Monday, 25 July 2016

Abstract vs Concrete

A couple of times a term, the group of Beginning Teachers who are working towards completing their registration meet. We discuss challenges, goals, our practice and our development holistically. I enjoy these sessions, because we are able to discuss a variety of things happening in our lives inside and outside the classroom, and support one another with any struggles we may be having. Even though many of my friends are BTs, every school is so different, so I like having discussions with colleagues in similar shoes to me.

Today Lyn Groves, our meeting facilitator, posed the question: do you teach and talk in abstract or in concrete? I had no idea what she was asking, but Lyn and the group broke this down to discuss further. The word abstract itself I found difficult to relate to and make sense of, as it is not a term I use often. After discussion, I concluded we were talking about terminology and jargon we use in our classroom that may be perceived in a variety of ways. Terms that are subjective, not easily defined - the example used was fitness. Fitness is an abstract term as it can be defined differently by many, which is exactly why I avoid using this word. However, if I do use this term, I follow it up with a description of what I am referring to - this is the concrete Lyn was alluding to.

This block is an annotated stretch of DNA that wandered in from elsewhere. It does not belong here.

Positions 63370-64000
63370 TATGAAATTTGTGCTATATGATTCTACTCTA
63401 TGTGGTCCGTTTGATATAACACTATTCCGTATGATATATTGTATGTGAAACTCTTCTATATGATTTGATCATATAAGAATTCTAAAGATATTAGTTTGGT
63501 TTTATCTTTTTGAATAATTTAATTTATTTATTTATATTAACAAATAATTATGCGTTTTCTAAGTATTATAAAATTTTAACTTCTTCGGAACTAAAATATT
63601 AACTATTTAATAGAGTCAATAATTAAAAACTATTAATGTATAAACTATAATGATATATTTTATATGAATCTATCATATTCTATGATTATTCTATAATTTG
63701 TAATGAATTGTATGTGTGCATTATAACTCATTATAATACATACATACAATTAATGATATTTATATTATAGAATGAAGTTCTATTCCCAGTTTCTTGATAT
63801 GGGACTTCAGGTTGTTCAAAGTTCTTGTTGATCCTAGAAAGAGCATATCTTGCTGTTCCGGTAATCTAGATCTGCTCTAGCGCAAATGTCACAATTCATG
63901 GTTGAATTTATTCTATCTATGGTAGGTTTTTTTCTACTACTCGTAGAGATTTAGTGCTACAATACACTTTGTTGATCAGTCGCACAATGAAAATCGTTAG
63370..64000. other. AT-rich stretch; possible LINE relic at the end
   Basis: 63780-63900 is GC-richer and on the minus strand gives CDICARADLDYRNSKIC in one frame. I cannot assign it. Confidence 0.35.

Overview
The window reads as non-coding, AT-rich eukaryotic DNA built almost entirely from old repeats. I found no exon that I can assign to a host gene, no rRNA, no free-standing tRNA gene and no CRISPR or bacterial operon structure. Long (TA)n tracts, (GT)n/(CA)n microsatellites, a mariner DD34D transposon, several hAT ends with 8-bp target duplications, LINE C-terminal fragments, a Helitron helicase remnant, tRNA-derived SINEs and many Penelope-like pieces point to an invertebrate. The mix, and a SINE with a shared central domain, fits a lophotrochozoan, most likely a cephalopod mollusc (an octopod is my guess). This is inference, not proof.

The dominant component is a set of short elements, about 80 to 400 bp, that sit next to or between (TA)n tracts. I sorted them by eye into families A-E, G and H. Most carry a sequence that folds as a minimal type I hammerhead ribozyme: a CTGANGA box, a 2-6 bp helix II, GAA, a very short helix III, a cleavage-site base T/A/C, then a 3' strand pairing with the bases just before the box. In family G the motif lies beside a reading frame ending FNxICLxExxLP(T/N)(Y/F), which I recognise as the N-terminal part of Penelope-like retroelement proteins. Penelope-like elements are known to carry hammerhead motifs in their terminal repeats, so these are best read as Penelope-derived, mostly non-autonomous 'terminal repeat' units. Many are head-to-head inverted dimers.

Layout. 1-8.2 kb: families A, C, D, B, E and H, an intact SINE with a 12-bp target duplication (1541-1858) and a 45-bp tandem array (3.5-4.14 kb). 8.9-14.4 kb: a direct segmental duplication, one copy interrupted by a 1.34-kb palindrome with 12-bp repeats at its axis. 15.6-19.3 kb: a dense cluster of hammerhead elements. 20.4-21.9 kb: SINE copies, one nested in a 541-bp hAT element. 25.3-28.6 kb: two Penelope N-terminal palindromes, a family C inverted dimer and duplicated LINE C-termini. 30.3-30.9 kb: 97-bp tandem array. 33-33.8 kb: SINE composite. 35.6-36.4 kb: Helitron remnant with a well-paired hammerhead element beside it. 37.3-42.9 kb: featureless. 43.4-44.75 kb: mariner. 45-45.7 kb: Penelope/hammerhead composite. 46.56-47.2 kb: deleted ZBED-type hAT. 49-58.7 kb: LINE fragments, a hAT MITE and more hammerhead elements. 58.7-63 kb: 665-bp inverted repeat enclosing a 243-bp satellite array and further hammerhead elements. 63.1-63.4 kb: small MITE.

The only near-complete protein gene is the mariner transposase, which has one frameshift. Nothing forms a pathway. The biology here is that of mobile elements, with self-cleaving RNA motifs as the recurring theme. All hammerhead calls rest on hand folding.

We discussed the need to consider the jargon we are using in our classrooms, to ensure the greatest understanding possible our students can have. As we have many English Language Learners, or students who are learning/speaking English as their second language, using as little words that are subjective, or abstract, as possible, may enable students to comprehend more of what we are teaching, rather than possibly switching off when they hear a word they don't understand. If we do use any abstract terms, it is important to then concrete them with explanations and examples, so they are no longer abstract. These concrete terms provide students with word associations they may be able to relate to, which can help with the terminology they need to become familiar with in the classroom. I am going to be more conscious of the words I use both in and out of the classroom, when explaining/teaching, and never assume who I am talking to/with understand all the words I be may using.

The infographic helped me to make sense of the two terms a little more. For a more wordy, yet simple clarification, Ginger Grammar Rules helped me also.

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